RE: Relay permissions error ...

  • From: "John Tolmachoff \(Lists\)" <johnlist@xxxxxxxxxxxxxxxxxxx>
  • To: "'[ExchangeList]'" <exchangelist@xxxxxxxxxxxxx>
  • Date: Thu, 9 Oct 2003 07:26:35 -0700

Responding to 2 posts:

First, we will never stop 100% of spam. We do not have that much time or
that much money.

Second, fighting spam is like the old 80-20 rule. 20% of the effort to stop
80% and 80% of the effort to stop the last 20%, if possible.

Keywords can be effective at catching a good portion, but are labor
intensive and experience specific. You would not use the same absolute
specific keyword set for a client dealing in electronic parts as you would
for a client dealing in medical billing. And then what do you do if you have
both clients on one server?

In HTML messages, it is very complex to catch all spam. Not only do spammers
use comments, but also ASCII characters, numbers, HTML code to mean ASCII
characters, obscurity, white spacing, extra long lengths, poetry and other

In subject lines, they use foreign letters, spaces, purposeful misspelling,
use of numbers for letters, long subjects, customized subjects and more.

The software we use uses a range of tests, including DNS blacklists, DNS
validations, format of the headers and body, length of body, HTML code, HTML
comments, message routing, unneeded encoding, keywords, filters on the
different parts of the message (EHLO/HELO, MAILFROM, HEADERS, SUBJECT, BODY,
RVDNS, MX) (white and grey), sniffers, trackers, checks for Outlook
vulnerabilities as well as a few more. Every message passing through my
server (as well as those of other users of the software I use) is tested
against about 50 different tests. Every test is assigned a value. Actions on
only taken on total weight of the message, not on individual tests. (There
are a couple of tests that have a specific action tied to them.)

Everyday, I see spam that will not be caught by any keyword. I see spam
where the spammer does everything right and the only thing that it can get
caught by is the domain in the HTML code.

We have to realize something; the spammers' whole job is to spread their
venom. There was an article a while back that was an interview with a
successful spammer. She stated that she would send 5 million messages per
day, looking for a response of 1/100th of 1 percent. So if only one person
in ten thousand responds, that is 500 responses. At $29.95 each, that is a
lot of money.

If you are serious about looking for specific ways to fight spam, there are
lists for that. If you want specifics about how I do it and can I help you,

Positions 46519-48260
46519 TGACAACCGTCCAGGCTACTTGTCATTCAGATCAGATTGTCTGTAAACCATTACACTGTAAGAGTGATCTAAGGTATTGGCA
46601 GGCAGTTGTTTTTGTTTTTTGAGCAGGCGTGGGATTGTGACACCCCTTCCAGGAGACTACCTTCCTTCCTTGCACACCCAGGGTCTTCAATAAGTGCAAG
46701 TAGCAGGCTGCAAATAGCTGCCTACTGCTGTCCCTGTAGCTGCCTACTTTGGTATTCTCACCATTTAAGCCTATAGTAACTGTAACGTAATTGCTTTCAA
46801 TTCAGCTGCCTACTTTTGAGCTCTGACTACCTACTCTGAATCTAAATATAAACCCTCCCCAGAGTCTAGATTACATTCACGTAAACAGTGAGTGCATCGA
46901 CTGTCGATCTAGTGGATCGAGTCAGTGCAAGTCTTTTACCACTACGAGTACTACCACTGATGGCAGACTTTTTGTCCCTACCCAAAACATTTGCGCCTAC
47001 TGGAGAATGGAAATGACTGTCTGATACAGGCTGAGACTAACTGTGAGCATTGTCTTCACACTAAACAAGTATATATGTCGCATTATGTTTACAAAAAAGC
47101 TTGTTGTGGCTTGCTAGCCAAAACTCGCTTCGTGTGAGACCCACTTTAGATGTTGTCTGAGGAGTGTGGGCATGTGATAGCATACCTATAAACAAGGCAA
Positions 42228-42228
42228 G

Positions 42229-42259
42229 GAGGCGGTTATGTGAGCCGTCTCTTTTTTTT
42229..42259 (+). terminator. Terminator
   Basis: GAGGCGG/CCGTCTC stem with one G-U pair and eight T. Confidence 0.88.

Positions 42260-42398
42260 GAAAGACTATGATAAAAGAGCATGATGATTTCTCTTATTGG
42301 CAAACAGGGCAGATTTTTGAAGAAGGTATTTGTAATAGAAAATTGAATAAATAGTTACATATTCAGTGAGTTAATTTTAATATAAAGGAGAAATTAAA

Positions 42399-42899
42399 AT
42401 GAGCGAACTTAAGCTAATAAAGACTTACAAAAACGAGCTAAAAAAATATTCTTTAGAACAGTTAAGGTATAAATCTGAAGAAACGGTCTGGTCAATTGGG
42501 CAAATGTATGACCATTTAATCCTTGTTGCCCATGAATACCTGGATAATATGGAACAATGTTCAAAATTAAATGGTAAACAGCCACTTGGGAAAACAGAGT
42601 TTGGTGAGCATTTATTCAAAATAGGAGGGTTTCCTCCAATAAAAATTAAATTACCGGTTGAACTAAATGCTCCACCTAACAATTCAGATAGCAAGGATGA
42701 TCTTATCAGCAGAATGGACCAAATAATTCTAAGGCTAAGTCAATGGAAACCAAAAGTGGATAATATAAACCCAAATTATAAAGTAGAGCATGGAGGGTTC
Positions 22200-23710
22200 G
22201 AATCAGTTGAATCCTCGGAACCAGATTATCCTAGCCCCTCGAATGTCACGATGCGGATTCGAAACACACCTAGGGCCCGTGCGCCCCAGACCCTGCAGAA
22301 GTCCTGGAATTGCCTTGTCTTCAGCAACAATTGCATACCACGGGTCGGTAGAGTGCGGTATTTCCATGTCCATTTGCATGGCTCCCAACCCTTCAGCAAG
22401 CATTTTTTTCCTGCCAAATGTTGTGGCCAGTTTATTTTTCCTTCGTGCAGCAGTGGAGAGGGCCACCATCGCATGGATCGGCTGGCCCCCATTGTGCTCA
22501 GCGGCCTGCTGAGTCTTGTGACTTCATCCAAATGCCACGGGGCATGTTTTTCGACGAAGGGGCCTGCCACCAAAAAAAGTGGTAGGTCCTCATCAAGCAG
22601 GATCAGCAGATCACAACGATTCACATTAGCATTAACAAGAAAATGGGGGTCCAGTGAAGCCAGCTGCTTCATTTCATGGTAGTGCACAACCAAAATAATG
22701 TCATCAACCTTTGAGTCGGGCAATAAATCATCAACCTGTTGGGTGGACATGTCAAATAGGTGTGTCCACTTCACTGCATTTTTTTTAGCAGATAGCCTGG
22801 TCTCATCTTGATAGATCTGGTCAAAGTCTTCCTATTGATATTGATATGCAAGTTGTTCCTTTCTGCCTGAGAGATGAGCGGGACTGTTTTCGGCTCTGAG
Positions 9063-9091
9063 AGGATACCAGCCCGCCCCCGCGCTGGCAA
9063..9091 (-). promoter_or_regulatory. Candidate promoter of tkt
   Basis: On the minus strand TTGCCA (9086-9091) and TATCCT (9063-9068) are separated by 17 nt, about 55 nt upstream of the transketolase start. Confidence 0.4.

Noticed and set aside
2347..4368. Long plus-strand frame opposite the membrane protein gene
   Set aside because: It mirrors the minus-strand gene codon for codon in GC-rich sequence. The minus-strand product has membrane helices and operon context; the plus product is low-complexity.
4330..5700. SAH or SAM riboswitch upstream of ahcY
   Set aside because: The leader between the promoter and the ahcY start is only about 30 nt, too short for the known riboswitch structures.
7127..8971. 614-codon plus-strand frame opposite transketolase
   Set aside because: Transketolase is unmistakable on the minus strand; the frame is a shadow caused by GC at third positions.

contact me directly off list. Even though spam is tied to e-mail, talking
about specific spam fighting techniques kind of goes beyond the purpose of
this list, IMO. If you want information about the software I use, I will
gladly let you know where you can find more information on it. However, it
is not a Exchange app and is tied to a specific e-mail platform, Imail.
However, this can be used to create a very effect gateway product. However,
I do not usually mention the software I use because most Exchange admins
only want to here about products that work with Exchange.

Rant on:

As far as the other post about a question in Outlook, the poster asked on an
Exchange list if something he does in Outlook Express can be done in
Outlook. I am sorry, but answering yes was an appropriate response,
especially since no one else responded, and the poster never asked anything
further. You have to realize, there are many people out there in IT that do
not know jack about stuff, then come on here asking a simple question and
want us to take our time to hold their hand and explain basics. Sorry, but
if you want to be in IT, you better do your homework. That is like me saying
I want to be a lawyer reading a "law for dummies" book and then going to
trial and asking the judge for help on what questions to ask.

And then you get the people that ask a basic question, and then ask again,
and again, and then complain that no one answered, when the information he
asked is readily available on I have seen people ask for
some, state they can not find the information anywhere. Well gee golly, I do
a search on Google and find a hundred references and lots of hits in the MS
knowledge base, or even in the archives. It is very frustrating for us to
take our time and explain something, and then a few days later have someone
else ask the same question. What, is our time not as valuable as yours that
you can not make the effort to research first, instead of just asking how do
you do this?

Of course, this leads to the general problem with our society, everyone
wants the easy path, and they do not want to take their responsibilities

Rant off!

John Tolmachoff MCSE CSSA
eServices For You

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